GC: Once an idea is had, we quickly try to build some assumptions around it, such as: how many people have this need? What kinds of solutions already exist for this? How could we solve this problem? What would our solution cost? And so on. By quickly vetting a concept, we can decide if and how we should move forward. This is the beginning of the product-development process – we then push the "GO button."

JF: If the product idea passes the myriad of internal scrutiny, and given the go, a category manager is assigned and will manage the product through its life cycle.

JG: Next I came to the office with the powerless amplifier idea and started making a prototype with Andy, another software developer. The first prototype worked well enough to continue research and development.

MF: What then? Take us through the process...

TC: Once a project gets the official go, the fun starts. Typically, our Industrial Design team kicks off the design process by creating sketches, renderings, 3D models and so forth. It's an iterative process that incorporates a wide range of inputs and helps us refine our ideas of what the product will look like, how the user will interact with it and what basic feature-set it will have. This is key because by the time the product gets handed off to the next teams – the mechanical engineers, electrical engineers, software/firmware engineers and prototypers – the spec needs to be in a near-final form.

TC: The further a product proceeds through the process, the more activities begin to happen in tandem. The Project Manager takes the lead in coordinating each of the internal design functions and preparing the product to make the transition from design to production. We work with different manufacturing resources depending on the type of product being made, and it's vital to make sure that they have all of the necessary information to produce the product exactly as we have designed it.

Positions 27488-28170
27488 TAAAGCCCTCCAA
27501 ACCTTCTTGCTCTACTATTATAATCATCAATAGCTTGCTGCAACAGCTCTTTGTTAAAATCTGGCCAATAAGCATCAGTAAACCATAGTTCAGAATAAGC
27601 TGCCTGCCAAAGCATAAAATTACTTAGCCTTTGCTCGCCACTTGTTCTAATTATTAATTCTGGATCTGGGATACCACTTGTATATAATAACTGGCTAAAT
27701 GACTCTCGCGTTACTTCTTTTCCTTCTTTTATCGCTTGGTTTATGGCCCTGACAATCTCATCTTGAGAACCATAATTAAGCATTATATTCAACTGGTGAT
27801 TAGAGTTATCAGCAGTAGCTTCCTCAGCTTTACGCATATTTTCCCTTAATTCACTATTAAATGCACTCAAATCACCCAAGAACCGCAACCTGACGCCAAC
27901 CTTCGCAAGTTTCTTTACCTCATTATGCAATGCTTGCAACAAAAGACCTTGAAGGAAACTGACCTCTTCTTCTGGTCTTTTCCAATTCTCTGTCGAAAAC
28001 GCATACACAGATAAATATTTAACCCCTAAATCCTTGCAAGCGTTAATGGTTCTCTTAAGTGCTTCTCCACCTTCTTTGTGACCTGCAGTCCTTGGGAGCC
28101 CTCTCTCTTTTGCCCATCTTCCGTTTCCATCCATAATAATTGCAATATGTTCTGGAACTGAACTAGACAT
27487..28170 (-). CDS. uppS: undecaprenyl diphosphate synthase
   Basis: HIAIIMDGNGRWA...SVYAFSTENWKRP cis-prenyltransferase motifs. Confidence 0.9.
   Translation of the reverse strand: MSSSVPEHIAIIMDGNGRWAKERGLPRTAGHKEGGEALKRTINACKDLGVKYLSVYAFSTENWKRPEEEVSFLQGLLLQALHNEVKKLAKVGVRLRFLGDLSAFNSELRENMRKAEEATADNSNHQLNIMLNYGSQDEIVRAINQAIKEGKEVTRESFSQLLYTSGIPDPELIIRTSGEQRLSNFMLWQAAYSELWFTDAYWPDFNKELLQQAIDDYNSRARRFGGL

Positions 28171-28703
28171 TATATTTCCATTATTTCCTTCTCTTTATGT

TC: While the Project Manager oversees things like design, production and packaging, the Category Manager continues the advocate role by working with the Sales and Marketing teams to find homes for the product and to make sure that it gets positioned effectively. So by the time finished units are coming off the line, we know where they're headed and have a clear-cut launch plan. Once a product is shipping, it's largely in the hands of our Production and Sales team. We'll monitor its performance and look for opportunities to improve it in subsequent generations, until eventually we determine that it has run its course and is ready to be replaced by the next great Griffin product.

JC: Griffin has a full roster of service bureaus in-house; industrial design, electrical, mechanical, packaging, QA and marketing will all have a hand in the design and execution of the products.

GC: Griffin's product development happens much like any other product development, but with a few small but significant differences. Like most product development, we start with "blue sky" concepting – quick sketches of various solutions or forms of a given product. From there we join our industrial design concepts with our in-house engineering to push the project into a manufacturable state. The differences that make Griffin's process effective include: a strong in-house team of designers, engineers and marketing talent, a strong speed-to-market awareness and thinking, and strong technological competency. We do almost all the development from our home office in Nashville.

FINAL PROTOTYPE: This model had a rubber gasket for airtight sound

TN: The industrial design, mechanical engineering, electrical design, marketing, packaging and more. Having these cross-functional teams within one space allows for faster decision-making, better communication of content and context, and a richer working relationship among the various disciplines.

JF: Once a Category Manager takes an idea and creates a 'project', the collaborative work begins. Marketing works to position the product within the brand offering, create packaging and define and begin executing a clear launch plan for the little jewel. Industrial designers, mechanical and electrical engineers work to create a 'proof of concept' and refine, refine, refine. Once we have the final design and feature set, product production and testing begin. If Griffin's Quality department gives the product a pass, full production begins. At this stage, we begin shipping to our sales channels. Marketing promotes the product, and we continue to replenish our retail partner's pegs or shelves until the product is retired for the next great Griffin innovation to take its place.

JG: The AirCurve project didn't really follow the normal protocol and was under the radar for most of the development process.